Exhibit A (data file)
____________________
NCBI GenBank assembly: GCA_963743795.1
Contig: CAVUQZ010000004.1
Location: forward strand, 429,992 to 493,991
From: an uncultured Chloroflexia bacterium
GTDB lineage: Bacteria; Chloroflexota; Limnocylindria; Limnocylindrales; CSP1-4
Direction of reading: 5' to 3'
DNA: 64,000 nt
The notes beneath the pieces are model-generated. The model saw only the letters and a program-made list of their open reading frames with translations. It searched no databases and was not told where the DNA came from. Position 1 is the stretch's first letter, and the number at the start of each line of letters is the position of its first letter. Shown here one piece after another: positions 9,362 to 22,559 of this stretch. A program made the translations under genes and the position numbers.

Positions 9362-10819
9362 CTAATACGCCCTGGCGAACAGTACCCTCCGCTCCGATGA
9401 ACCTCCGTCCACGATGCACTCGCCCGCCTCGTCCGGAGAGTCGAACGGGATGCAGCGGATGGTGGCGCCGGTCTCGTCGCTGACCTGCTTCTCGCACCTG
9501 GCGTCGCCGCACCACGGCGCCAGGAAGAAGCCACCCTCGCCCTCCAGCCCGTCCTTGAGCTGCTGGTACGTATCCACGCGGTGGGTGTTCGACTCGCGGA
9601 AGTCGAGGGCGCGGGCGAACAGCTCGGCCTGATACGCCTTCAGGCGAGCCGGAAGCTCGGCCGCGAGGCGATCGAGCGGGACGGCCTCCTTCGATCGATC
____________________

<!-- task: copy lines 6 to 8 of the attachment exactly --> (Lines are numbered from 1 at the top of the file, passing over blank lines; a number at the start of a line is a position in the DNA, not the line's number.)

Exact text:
Direction of reading: 5' to 3'
DNA: 64,000 nt
The notes beneath the pieces are model-generated. The model saw only the letters and a program-made list of their open reading frames with translations. It searched no databases and was not told where the DNA came from. Position 1 is the stretch's first letter, and the number at the start of each line of letters is the position of its first letter. Shown here one piece after another: positions 9,362 to 22,559 of this stretch. A program made the translations under genes and the position numbers.